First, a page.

From obscurity to prominence to possible victory, Massachusetts State Senator Scott Brown’s campaign for Teddy Kennedy’s seat in a special election on Tuesday, January 19, is receiving national attention. From a 30-point underdog, Brown has campaigned for the seat—which he says “With all due respect, it’s not the Kennedys’ seat, it’s not the Democrats’ seat, it’s the people’s seat” — with his pledge: “I will send this [Obama healthcare] bill back.” And in so doing he has closed the gap so that several prominent pollsters are saying the race is too close to call.
Success in keeping the seat in the Democrats’ control has galvanized Martha Coakley, deemed to be a shoo-in just a couple of months ago, to call for reinforcements. The DNC is spending $500,000 on ads attacking Brown this weekend, and former President Bill Clinton will visit the state on Sunday to support her bid. And there is every good chance that President Obama will come to her aid prior to the election.
The panic is palpable. Senator Charles Schumer (D–N.Y.), while calling Brown a “far-right tea-bagger Republican,” went on to say: “It would be bad enough to lose this seat—and Democrats’ 60th vote in the Senate—right before the final health care reform vote. But it would be even worse for the decisive ‘no’ vote to come from Ted Kennedy’s old seat.”
The Wall Street Journal agrees: “What an irony it would be if the race for Kennedy’s successor in Massachusetts denied Democrats the 60th vote [they need] to ram their federal takeover [of national healthcare] into law.”
There is more involved than just securing, or denying, the final vote needed for that pending legislation. Even if Brown loses to Coakley, the apparent closeness of the race presents “a scary prospect for Democrats…on their home ideological turf.” According to the Guardian, “The Republicans would hail a good showing by their candidate as a morale booster and a sign of the vulnerability of more winnable seats in the November midterm elections. If Brown were to pull off an upset in Massachusetts, it would damage Democratic Party plans for a final vote on Barack Obama’s healthcare bill by removing the party’s 60-40 Senate majority and complicate the remainder of his legislative programme for the year.”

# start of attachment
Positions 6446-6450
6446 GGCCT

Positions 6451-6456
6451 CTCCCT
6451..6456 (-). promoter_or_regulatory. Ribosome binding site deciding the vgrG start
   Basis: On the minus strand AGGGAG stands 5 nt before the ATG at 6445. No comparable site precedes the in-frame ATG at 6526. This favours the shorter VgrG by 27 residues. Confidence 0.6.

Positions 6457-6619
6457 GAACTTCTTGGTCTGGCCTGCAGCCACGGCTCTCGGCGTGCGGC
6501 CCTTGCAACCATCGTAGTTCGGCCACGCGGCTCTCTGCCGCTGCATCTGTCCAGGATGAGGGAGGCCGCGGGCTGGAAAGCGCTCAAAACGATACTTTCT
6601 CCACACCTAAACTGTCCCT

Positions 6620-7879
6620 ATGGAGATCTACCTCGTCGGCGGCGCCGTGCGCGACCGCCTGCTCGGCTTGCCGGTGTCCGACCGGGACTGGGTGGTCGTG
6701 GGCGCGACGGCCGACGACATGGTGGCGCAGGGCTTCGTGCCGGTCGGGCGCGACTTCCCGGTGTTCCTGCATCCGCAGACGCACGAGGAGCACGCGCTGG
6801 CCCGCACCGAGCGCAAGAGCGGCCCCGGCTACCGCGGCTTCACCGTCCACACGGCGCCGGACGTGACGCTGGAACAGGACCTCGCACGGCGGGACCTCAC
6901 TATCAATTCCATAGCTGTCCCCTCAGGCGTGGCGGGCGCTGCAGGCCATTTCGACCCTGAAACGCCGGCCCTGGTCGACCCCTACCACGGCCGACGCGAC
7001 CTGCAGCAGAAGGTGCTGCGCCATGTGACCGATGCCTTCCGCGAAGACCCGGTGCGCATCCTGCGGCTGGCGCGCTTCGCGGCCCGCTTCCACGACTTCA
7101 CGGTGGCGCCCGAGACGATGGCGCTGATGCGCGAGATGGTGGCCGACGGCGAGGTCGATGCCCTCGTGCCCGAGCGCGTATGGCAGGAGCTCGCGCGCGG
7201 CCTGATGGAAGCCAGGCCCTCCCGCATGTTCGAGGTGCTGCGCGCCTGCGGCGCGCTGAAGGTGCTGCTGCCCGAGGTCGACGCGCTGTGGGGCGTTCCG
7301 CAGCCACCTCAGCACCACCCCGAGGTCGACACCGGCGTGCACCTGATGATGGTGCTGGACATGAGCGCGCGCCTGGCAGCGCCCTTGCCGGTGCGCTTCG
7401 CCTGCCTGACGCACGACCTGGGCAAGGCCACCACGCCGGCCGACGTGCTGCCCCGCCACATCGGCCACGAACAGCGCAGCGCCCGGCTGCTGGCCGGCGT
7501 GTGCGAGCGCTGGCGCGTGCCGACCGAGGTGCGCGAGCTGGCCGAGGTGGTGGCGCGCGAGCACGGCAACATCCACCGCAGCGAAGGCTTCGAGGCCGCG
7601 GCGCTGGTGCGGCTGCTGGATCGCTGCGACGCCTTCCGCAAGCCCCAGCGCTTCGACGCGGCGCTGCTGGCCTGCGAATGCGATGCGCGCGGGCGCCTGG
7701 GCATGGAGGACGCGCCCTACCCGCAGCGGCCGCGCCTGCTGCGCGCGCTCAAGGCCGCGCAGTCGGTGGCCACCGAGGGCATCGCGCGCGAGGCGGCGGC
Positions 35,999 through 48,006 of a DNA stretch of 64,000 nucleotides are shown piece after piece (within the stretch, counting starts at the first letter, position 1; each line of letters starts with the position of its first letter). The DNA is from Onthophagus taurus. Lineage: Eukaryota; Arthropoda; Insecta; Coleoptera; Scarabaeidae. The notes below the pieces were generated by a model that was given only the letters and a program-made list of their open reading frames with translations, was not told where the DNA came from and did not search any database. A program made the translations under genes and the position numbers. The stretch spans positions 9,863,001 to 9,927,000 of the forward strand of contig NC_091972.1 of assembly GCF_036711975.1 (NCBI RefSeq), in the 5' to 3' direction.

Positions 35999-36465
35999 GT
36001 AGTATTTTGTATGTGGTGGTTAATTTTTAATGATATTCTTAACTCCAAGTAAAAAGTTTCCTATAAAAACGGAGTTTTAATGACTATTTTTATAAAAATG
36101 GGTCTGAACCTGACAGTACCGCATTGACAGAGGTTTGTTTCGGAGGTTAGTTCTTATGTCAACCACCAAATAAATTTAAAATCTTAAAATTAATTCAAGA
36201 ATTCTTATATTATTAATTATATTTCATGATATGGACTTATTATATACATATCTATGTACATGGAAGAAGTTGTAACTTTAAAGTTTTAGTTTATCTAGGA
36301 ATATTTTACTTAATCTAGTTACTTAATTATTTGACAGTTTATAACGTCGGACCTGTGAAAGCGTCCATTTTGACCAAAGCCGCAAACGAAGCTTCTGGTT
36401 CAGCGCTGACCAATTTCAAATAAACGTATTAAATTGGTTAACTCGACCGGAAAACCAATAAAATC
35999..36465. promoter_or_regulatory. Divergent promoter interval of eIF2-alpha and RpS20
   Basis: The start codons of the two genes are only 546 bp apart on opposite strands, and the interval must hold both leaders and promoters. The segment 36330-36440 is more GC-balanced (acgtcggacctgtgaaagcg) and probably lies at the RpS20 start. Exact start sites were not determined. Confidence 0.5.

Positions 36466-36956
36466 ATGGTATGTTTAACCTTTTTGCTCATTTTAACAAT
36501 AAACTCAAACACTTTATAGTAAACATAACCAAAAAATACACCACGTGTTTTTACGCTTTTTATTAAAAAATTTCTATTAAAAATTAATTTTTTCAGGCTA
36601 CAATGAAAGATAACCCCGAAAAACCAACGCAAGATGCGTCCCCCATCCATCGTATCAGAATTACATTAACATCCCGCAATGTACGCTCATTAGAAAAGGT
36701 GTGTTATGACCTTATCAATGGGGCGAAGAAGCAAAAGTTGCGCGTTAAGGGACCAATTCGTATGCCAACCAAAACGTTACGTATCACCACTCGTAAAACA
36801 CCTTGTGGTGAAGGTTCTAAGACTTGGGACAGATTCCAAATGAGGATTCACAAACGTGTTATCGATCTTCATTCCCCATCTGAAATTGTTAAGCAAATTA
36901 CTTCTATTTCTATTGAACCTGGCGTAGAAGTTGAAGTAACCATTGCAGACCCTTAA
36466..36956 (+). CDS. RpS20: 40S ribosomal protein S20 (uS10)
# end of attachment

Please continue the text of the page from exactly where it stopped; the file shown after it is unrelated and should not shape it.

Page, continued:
A win by Brown would be even more remarkable since the Republican National Committee and the GOP’s Senate campaign committee aren’t directly supporting Brown. This raises questions about whether the Republicans think Brown can win, or whether they are afraid of reminding voters that he is a Republican.
Brown has distanced himself somewhat from the Republican Party, calling himself instead a “Scott Brown Republican.” His claims as a independent have been challenged not only by the Service Employees International Union who, in a recent ad, stated that “Brown calls himself independent, but voted with Republican leadership 96 percent of the time,” but also by a third-party candidate who reminded voters that while Brown is calling for lower taxes, he repeatedly voted to override Governor Romney spending vetoes while in the State Senate.
There are rumors that, even if Brown pulls the upset, the Democrats will delay the vote count long enough to push through Obamacare with the vote of Senator Paul Kirk, appointed to fill Kennedy’s seat last summer.
On Monday, January 11, Rasmussen Reports said, “If Coakley is truly right around the 50% mark, then the race is hers to lose, and Brown’s best possible scenario is a very narrow victory. But in a special election, turnout is typically much lower and always much harder to project. With just over a week to go, it is possible that a candidate mistake could dramatically shake up the race. [At this moment] the dynamics of the race still make it likely that Massachusetts voters on January 19th will send another Democrat to Washington.”
Rasmussen updated their findings on Tuesday, noting that the election had “gotten tighter, but the general dynamics remain the same [for a Coakley victory].”
On Tuesday, the Rothenberg Political Report noted, “We still believe that the Democratic nature of the state and the latest Democratic attacks [on Brown] make Coakley a narrow favorite to hold the open seat. We’re moving the race from “Clear Advantage [for Coakley]” to “Narrow Advantage.”
On Thursday, Rothenberg updated their position with this announcement:
Democratic desperation and other compelling evidence strongly suggest that Democrats may well lose the late Senator Edward Kennedy’s Senate seat in Tuesday’s special election. Because of this, we are moving our rating of the race from Narrow Advantage for the Incumbent Party to Toss-Up.
Whatever the shortcomings of the Coakley campaign (and they certainly exist), this race has become about change, President Obama and Democratic control of all of the levers of power in Washington, D.C. Brown has “won” the “free media” over the past few days, and if he continues to do so, he will win the election.
Late Democratic efforts to demonize Republican Scott Brown, to make the race into a partisan battle and to use the Kennedy name to drive Democratic voters to the polls could still work. But the advertising clutter in the race works against them, and voters often tune out late messages, which can seem desperate.
Republican political consultant Charlie Manning said “a visit from a president with tanking numbers would make Coakley look desperate. It’s sort of like trying to bail out a boat that’s already sinking. I don’t think they can fool the voters of Massachusetts this time.”
It’s going to be close!